Faith first

There’s a quiet little Scriptural principle about faith and love that encourages me. Let me see if I can explain it here in a way that makes sense.

I’ll start with my own experience today. This morning, driving into work, I was thinking about 1 John 4:7-21. It talks about God’s nature being love, and how that love is manifested to us and in us. First and foremost, God’s love is shown in the historical fact of Jesus becoming a man and dying for our sins. Second, it is shown as we let Him love others through us.

I began praying that I would show enough love to my students today that it would be a witness of God’s love for them, but as I thought about it, that seemed to assume that my own personal acts of love were somehow more important than the gospel itself. I decided the focus of my prayers shouldn’t be that people would be impressed by my love, but that they would be impressed by His.

Sure enough, just after my first class, I failed in a small but definite way to demonstrate love to one of my students. I tried to get past my own embarrassment and dismay to remember that it’s far more important that students see the love of God demonstrated in the gospel, than that they be impressed by me.

An hour later, in a time of worship and Bible study, several Christians confirmed this (without knowing it) by reminding me of the importance of simply remembering how much God loves me.

1 John 4:7-8 says,

Beloved, let us love one another, for love is from God; and everyone who loves is born of God and knows God. The one who does not love does not know God, for God is love.

Verses 11-12 say,

Beloved, if God so loved us, we also ought to love one another. No one has seen God at any time; if we love one another, God abides in us, and His love is perfected in us.

Clearly, we are told to love one another, and that doing so displays the nature of God to others.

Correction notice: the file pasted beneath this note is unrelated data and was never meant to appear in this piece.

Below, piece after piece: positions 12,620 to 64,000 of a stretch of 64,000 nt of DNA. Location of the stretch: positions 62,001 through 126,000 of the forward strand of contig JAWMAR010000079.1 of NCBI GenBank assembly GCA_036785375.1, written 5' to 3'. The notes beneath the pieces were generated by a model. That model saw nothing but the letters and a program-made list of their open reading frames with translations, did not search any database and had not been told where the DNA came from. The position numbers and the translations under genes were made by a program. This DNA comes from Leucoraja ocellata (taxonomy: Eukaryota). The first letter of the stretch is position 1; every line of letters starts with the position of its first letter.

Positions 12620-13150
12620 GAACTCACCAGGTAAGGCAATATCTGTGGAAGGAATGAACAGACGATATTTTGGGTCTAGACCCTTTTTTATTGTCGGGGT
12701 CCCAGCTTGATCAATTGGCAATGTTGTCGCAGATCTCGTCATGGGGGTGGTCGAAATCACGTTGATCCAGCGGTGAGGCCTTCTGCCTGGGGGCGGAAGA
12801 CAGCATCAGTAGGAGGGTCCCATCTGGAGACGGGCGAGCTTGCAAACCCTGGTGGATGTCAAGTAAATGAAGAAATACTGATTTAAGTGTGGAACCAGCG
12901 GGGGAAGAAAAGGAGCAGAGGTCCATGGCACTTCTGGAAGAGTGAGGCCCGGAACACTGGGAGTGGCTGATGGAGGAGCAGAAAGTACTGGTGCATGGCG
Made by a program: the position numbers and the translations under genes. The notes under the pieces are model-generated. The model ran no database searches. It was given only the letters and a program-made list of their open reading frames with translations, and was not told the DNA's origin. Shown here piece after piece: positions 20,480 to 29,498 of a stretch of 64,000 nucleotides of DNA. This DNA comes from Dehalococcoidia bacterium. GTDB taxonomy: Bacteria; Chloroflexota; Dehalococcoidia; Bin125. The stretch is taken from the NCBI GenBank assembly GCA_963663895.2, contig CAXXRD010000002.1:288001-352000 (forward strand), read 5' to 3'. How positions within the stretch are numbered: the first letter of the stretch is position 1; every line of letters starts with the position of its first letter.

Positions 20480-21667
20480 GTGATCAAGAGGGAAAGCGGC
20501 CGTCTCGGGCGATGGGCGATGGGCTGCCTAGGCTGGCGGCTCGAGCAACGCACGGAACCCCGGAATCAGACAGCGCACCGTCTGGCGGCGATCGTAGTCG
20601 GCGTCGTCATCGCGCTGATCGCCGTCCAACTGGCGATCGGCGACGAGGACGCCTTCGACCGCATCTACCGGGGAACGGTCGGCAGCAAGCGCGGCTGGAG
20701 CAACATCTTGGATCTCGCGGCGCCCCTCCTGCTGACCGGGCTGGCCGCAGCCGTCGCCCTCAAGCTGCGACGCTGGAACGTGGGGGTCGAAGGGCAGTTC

But right in between those two verses, we have these:

By this the love of God was manifested in us, that God has sent His only begotten Son into the world so that we might live through Him. In this is love, not that we loved God, but that He loved us and sent His Son to be the propitiation for our sins.

In other words: Love others, and expect that to help them see God. But the most important thing isn’t what you do; it’s what God has done for you.

That brings me to the quiet little principle I promised at the beginning.

Scripture refers to faith and love as all-important elements of the Christian life, but they are important in different ways. Faith is where we must always start. Love is where we must always end up.

  • 2 Peter 1:5-8 describes Christian growth as a process which begins with faith and leads step by step to love.
  • 1 Timothy 1:5 says the goal of Christian teaching is love which springs from a sincere faith.
  • Galatians 5:6 says that the Christian life is characterized by faith working through love. In context, the point is that it must start from faith rather than self-effort. Faith sets to work and keeps working until it has worked its way all the way to love.

1 John makes the same point, but it describes faith specifically as faith in God’s love. In receiving the gospel,

… we have come to know and have believed the love which God has for us. (1 John 4:16.)

This is where all our love starts:

We love, because He first loved us. (1 John 4:19.)

Ephesians 3:14-19 is similar:

For this reason I bow my knees before the Father, … that He would grant you, according to the riches of His glory, to be strengthened with power through His Spirit in the inner man, so that Christ may dwell in your hearts through faith; and that you, being rooted and grounded in love, may be able to comprehend with all the saints what is the breadth and length and height and depth, and to know the love of Christ which surpasses knowledge, that you may be filled up to all the fullness of God.

Paul prays for believers to have the faith to see God’s love for them.

So the quiet little principle is this: Faith first, then love. Receive first, then give. Trust first, then obey. My first response to God, even before I give anything to him in ministry, is to receive what He gives me in the gospel. That way I’ll have all I need to give to others, and the focus will be on God’s grace, rather than on my obedience.

Leave a Reply

Your email address will not be published. Required fields are marked *